Inflation has risen to its highest level in nearly three decades because of a spike in the cost of a range of goods and services, from food and energy to furniture and clothes.
The consumer prices index jumped to 5.4 per cent last month compared with the year before, up from 5.1 per cent in November.
Economists had expected the government’s preferred measure of inflation to edge up to 5.2 per cent last month, with the spread of the Omicron variant supposed to tame consumer spending.
Instead official figures showed the cost of living to be surging at its fastest since March 1992. The jump reflected higher costs in a welter of goods and services, with the biggest impact coming from food and drink, followed by restaurants and hotels then household goods.
Gas and electricity bills, second cars and petrol prices remained at elevated prices, putting further strain on household budgets.
It presents another headache for Boris Johnson’s embattled administration, which is facing calls to cushion the blow from the anticipated 50 per cent rise in gas and electricity bills in April.
The Bank of England expects the consumer prices index to peak at 6 per cent this year although some City economists fear it could exceed 7 per cent. It will take two years for inflation to return to the 2 per cent target.
The spike in inflation increases the odds of the Bank raising interest rates again early next month.
Grant Fitzner, chief economist at the Office for National Statistics, said: “The inflation rate rose again at the end of the year and has not been higher for almost 30 years. The closures in the economy last year have impacted some items but, overall, this effect on the headline rate of inflation is negligible.”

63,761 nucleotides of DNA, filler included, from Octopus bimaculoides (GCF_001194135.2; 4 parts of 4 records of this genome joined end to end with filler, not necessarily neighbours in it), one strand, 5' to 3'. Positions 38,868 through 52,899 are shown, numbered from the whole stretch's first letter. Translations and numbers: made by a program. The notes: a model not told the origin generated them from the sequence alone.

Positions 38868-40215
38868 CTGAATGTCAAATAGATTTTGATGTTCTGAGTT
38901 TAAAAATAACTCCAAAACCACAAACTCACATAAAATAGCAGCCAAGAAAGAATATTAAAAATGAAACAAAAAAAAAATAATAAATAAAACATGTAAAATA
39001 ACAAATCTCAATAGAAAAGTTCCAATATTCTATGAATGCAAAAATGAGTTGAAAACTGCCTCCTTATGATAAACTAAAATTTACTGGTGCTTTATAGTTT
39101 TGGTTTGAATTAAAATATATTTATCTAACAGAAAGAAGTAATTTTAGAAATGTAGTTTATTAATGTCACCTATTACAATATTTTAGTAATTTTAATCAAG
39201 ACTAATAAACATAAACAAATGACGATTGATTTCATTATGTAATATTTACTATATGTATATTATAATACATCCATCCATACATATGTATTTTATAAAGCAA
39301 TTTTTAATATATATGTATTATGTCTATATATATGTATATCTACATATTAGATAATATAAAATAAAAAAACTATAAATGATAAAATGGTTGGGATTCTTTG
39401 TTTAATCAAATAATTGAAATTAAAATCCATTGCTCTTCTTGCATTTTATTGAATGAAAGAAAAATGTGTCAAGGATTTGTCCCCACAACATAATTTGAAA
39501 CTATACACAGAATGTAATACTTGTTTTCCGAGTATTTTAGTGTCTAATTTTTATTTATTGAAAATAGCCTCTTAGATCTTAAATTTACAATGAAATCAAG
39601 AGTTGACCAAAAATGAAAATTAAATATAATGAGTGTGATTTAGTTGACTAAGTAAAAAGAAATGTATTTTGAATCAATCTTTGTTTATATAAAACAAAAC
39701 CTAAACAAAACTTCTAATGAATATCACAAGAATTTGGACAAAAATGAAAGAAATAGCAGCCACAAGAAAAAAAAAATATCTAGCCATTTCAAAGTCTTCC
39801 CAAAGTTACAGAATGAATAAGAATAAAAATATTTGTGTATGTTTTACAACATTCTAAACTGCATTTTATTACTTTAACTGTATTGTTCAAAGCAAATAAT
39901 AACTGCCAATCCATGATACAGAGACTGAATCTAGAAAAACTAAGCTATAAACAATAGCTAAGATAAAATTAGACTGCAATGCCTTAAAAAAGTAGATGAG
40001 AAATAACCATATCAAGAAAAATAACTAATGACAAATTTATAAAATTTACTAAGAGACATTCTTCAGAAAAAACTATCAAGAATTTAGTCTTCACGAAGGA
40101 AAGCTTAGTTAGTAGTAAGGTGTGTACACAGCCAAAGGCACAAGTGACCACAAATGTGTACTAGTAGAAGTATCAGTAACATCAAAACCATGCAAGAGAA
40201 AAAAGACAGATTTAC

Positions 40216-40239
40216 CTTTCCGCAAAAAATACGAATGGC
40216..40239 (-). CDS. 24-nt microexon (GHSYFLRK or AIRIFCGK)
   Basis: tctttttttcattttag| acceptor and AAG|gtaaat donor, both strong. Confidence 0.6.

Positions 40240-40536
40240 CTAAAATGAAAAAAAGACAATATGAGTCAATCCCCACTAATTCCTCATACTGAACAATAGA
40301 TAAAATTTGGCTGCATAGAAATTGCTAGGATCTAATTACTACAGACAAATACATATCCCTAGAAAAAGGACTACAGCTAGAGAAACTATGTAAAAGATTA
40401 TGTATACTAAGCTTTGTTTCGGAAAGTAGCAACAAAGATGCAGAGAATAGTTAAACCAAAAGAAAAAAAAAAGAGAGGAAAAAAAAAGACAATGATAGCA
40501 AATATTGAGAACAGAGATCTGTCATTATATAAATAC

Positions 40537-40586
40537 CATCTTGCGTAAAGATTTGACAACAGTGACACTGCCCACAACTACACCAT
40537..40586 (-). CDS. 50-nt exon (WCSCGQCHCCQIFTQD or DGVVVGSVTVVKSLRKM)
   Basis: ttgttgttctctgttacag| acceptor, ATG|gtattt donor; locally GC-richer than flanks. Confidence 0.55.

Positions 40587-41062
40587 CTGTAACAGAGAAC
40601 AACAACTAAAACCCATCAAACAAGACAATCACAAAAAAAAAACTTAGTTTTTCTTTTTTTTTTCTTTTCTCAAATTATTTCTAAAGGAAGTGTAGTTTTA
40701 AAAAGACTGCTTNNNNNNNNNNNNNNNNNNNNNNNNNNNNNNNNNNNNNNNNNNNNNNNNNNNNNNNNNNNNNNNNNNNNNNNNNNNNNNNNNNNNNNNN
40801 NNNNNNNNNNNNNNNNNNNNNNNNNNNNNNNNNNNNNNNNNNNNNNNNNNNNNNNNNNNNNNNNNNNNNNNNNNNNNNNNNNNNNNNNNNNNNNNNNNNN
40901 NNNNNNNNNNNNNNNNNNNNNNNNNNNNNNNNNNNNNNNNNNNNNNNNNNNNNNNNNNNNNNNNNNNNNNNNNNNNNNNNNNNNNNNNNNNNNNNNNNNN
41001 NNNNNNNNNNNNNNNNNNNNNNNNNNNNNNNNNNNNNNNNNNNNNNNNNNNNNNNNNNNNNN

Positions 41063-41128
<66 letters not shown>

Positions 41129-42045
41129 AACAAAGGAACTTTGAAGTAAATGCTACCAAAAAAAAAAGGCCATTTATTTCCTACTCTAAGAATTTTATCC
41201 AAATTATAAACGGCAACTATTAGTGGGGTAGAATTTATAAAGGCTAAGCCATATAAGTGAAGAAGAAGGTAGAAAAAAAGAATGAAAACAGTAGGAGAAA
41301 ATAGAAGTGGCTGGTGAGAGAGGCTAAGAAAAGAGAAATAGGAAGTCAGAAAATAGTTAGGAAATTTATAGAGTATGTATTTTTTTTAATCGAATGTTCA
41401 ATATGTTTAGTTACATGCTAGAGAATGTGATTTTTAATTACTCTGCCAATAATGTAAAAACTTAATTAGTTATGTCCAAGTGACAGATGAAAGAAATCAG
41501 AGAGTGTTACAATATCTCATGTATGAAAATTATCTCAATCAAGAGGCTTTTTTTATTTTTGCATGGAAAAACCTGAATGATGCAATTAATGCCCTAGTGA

Pat McFadden, shadow chief secretary to the Treasury, said it showed that the cost of living crisis would only get worse.
“Working families are already feeling the crunch. But the triple whammy of an imminent rise in the energy price cap, real wages falling and Tory tax rises coming down the tracks are going to make this crisis even worse,” he said. “Instead of taking action, the government are looking the other way, trapping us in a high-tax, low-growth cycle.”
Rishi Sunak, the chancellor, said: “I understand the pressures people are facing with the cost of living and we will continue to listen to people’s concerns as we have done throughout the pandemic.”
Sunak said the Treasury was providing about £12 billion in support over the next two financial years to help families with the cost of living.
Capital Economics predicted that inflation would hit 7 per cent in April and would stay above 4 per cent throughout this year. It expects Bank of England policymakers to increase rates from 0.25 per cent to 1.25 per cent by December, with the first increase to come early next month.
The energy price cap is due to be increased by Ofgem from April with experts predicting that the average gas and electricity bill would rise from £1,277 to more than £1,900 a year because of record high wholesale prices.
Greg Hands, the energy minister, has admitted that he could not say when the government would be ready to announce plans to mitigate rising energy bills.